and must sacredly guard It. If we do anything unworthy, we dishonor that name. The responsibiHty of being a Christian is a very serious one. We are to guard that which is committed unto us. It is not ours to do with as we please. A man was cruelly beating his child. When some one interfered the man said : " It's my own boy, and I can do what I will with him." But it was not his own boy ; it was God's boy. Always that good thing committed unto us, whatever it is, belongs not to us, but to God. We shall have to give account for it. When he was asked, " Where is Abel thy brother? " Cain resented the question. " I know not : Am I my brother's keeper ? " He would have disclaimed responsibility, but he could not. He was indeed his brother's keeper. " The voice of thy brother's blood crieth unto Me from the ground." What our Master wants of us is that we be faithful to every trust. Faithfulness is a great word. It is the word which our Lord used in speaking of the judgment. Those who have [217]

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been faithful shall be rewarded, whether their faithfulness was in small or large matters. We are living in days of vast things — great corporations dealing in millions, great transactions involving hundreds of millions. Some of us come to think that it is scarcely worth while to do business with dollars and cents. One hundred dollars, a thousand, five thousand dollars are figures so small in comparison with the enormous sums in which the world's great transactions are made that our little affairs seem of no account whatever. But he who is faithful in dealing with his five dollars is approved just as highly by God as is he who is faithful in handling his tw^enty millions. An invalid whites from Califoraia that she had consecrated her life to missionary work, hoping to go to one of the great mission fields. Instead of this, however, she has spent the years thus far in a sick-room. We know, however, that Jesus is just as well pleased with what she has done, suffering for Him in sweet patience, making her chamber of pain [218]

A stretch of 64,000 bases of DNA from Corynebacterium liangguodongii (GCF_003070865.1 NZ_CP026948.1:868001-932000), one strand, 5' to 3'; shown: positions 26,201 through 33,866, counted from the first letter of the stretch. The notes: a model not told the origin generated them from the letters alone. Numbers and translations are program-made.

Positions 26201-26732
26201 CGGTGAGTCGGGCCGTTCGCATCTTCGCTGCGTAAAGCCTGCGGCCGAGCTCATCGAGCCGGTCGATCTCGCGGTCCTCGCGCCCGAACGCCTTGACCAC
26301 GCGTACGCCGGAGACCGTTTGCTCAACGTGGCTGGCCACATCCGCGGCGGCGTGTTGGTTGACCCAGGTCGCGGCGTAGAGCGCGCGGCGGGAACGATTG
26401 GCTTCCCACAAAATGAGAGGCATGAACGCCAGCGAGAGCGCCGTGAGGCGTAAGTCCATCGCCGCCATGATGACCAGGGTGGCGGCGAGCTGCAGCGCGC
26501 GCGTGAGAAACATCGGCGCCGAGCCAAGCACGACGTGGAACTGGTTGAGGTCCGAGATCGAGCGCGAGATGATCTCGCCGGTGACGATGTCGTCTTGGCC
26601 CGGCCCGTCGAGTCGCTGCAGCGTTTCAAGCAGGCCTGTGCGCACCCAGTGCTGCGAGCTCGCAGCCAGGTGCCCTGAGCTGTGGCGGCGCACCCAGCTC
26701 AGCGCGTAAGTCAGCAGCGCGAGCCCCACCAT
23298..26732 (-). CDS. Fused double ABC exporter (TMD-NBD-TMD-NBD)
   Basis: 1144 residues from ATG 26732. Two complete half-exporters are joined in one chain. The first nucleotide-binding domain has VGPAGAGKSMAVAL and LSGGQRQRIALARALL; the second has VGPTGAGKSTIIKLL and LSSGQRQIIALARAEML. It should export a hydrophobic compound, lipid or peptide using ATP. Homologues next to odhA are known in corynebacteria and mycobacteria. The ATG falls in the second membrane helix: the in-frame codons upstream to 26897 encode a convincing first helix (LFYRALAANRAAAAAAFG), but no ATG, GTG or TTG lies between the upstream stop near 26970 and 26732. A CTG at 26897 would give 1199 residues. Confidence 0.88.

a sanctuary of prayer and praise, as if she had been toiling in India, teaching the children, working among the women, or visiting the sick in hospitals. Faithfulness is doing what God gives us to do, and doing it patiently, sweetly, songfully. " He that doeth the will of God abideth for ever." The divine command is, " Be thou faithful unto death, and I will give thee a crown of

hfe." But " unto death " seems a long stretch of time. We fear we cannot hold out so long. Even a year sometimes seems a great while to continue in diligence without fainting by the way. God knows this, knows how long the way is, and deals very kindly with us, breaking our years into months and days. It will greatly simplify our faithfulness if we make it a daily matter, taking up each morning only the duty of the one short day. Anybody can carry a heavy load, or stand a sore strain, or keep up a keen struggle for one day. Any one can be true to God, devoted, loyal, obedient, submissive, for such a little space. [219]

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^^ Since time began, To-day has been the friend of man; But in his blindness and his sorrow He looks to yesterday and to-viorroio." Mr. Ruskin's motto was " To-daj." He had the watchword engraved on a block of chalcedony which always lay beside him on his table \\here he did his work. This watchword ruled all his life. He lived in to-day. He omitted no duty that belonged in its schedule. He never fretted about anything that did not belong in to-day. There is no better word for any of us to take as our motto. We cannot do anything w^ith yesterday — well-Hved,

or left a blank, it must stand as it is. We can amend nothing in its record, strike out nothing, add nothing that was left out. To-morrow we cannot yet touch to make it beautiful. When it comes it will be soon enough to take it up. But to-day is ours. It is only a little space of time, and if we put all our whole soul into it we can make it almost perfect. If we live it in the sight of God, and do our day's work in the light of heaven, we can fill it with [220]